By Benjamin Todd Jealous and Roslyn M. Brock
On this World AIDS Day, as the world focuses its attention on the epidemic around the globe, we cannot forget there is an HIV crisis raging right here in our own backyards.
Blacks are more likely to become infected, less likely to get treatment, less likely to know they have the disease and more likely to die from HIV and AIDS than any other race.
Yet a dangerous mix of complacency, cultural stigma and outright denial continues to fuel this epidemic in our communities.
The late Dorothy Height -- a civil rights pioneer and longtime chair of the National Council of Negro Women -- once likened the fight against AIDS to the most important civil rights crusades of our time. She said, we must "talk about HIV, as we talk about jobs, as we talk about housing, as we talk about civil rights." She was right.
Her words carry new urgency in light of a recent report from the Centers for Disease Control and Prevention (CDC) that tells us while African Americans make up just 14 percent of the U.S. population, they account for almost half (44 percent) of all new HIV infections in the nation every year. Black women also continue to be hard hit, making up nearly 60 percent of all infections among women each year.
But most troubling is news from the same report, which shows that while new HIV infections have stayed stable across the board from 2006 to 2008, one group -- young black gay and bisexual men -- have experienced an astronomical increase of 48 percent in just three years in HIV infections.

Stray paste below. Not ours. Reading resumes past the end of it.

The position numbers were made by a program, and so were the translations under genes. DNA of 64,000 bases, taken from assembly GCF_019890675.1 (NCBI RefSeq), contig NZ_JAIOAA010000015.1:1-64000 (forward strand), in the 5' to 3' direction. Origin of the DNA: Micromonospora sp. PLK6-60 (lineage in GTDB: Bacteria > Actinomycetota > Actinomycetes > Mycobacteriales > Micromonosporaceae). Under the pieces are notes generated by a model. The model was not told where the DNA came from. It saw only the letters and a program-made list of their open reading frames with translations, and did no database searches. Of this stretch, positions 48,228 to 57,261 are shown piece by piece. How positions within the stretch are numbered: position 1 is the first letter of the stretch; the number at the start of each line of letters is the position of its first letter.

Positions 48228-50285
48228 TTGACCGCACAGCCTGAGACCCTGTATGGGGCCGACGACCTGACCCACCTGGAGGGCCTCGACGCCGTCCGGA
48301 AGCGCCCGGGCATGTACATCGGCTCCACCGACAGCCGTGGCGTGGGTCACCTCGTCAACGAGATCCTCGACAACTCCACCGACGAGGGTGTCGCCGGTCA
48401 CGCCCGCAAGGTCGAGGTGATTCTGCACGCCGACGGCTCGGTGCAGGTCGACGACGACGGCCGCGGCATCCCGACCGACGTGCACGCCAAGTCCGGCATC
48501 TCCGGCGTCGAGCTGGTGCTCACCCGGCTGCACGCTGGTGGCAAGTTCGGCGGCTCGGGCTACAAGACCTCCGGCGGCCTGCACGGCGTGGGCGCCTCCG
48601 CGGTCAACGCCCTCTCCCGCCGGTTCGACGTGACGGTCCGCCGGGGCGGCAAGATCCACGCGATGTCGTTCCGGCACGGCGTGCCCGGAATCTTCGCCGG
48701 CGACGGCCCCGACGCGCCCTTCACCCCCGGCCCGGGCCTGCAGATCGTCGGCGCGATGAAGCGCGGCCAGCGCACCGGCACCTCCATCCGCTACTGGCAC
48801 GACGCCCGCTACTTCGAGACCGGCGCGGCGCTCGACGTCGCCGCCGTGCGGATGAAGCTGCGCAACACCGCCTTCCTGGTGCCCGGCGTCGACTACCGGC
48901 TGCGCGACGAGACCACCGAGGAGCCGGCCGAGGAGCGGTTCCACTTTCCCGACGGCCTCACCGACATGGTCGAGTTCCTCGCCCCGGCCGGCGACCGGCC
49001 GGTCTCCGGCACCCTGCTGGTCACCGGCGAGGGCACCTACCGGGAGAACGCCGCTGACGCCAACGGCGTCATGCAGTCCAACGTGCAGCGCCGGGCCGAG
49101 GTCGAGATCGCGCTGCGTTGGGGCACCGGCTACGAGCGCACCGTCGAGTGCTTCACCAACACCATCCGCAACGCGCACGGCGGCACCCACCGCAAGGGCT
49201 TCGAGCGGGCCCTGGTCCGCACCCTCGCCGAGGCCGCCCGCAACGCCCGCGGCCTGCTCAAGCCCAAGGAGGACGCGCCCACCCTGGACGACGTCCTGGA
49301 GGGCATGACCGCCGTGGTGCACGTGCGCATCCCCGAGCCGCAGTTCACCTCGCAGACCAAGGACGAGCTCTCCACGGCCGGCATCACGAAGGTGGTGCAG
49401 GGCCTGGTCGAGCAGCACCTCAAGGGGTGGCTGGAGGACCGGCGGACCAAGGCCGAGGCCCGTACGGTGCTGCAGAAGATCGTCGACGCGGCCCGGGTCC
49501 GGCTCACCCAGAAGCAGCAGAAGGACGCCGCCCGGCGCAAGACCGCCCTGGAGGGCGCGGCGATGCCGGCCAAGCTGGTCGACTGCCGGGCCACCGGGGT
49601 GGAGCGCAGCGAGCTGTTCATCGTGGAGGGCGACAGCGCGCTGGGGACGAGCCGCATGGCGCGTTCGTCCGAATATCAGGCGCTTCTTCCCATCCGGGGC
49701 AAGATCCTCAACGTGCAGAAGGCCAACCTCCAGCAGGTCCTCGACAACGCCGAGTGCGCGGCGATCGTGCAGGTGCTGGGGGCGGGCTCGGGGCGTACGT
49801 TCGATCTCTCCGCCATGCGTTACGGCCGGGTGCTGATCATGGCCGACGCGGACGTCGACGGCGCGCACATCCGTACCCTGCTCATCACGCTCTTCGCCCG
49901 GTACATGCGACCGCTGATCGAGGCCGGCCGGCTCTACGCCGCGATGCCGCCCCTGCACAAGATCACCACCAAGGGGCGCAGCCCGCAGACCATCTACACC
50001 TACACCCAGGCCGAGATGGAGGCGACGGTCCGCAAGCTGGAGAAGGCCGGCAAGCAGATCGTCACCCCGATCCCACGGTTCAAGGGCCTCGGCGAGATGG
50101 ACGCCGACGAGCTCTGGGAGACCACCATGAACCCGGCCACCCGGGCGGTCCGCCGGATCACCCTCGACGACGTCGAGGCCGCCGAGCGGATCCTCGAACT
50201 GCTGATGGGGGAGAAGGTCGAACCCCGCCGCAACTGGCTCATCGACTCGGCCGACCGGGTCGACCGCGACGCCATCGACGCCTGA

These statistics are mind-boggling and heart-breaking. Even more, they remind us that we will never overcome the scourge of HIV until and unless we confront the demons in our own communities that have allowed it to flourish: stigma and homophobia. Together, they prevent far too many in our community from seeking testing, prevention and treatment.
In light of the recent and troubling data showing stark increases in HIV infections among our young gay and bisexual men, we must first purge our own hearts of this prejudice and then rally together as a community to rid homophobia from our culture.
Like members of any family, we will sometimes disagree; we may not see eye to eye and the conversation may be uncomfortable. But we cannot ignore this challenge. What happens to one member of our family happens to us all. And if we are to stand for civil rights, we must stand for civil rights for all.
That means we in the black community must work to create safe spaces in our homes, schools and places of worship to talk openly about HIV. The time to start is now.
Over the past year, the NAACP along with some of the nation's foremost African-American organizations has joined forces with the Obama administration and the CDC to fight HIV in every corner of our communities. Together, we have committed to extend our collective reach and strength to integrate HIV prevention into everything we do: at our national conventions, through our media outlets and in our local chapters across the nation.
If you are reading this, the responsibility also starts with you: Take an HIV test. Know your status. Protect yourself and speak out against homophobia and the stigma attached to HIV whenever possible. We can no longer be silent as too many of our sisters and brothers grow ill and perish from this disease.
Together and individually, we must confront this threat with the same tireless energy we have exhibited in our fight for better jobs, better housing and in the ongoing struggle to ensure civil rights for all.
Roslyn M. Brock is chairman of the NAACP's Board of Directors. Benjamin Todd Jealous is president and CEO of the NAACP.
Originally posted in USA Today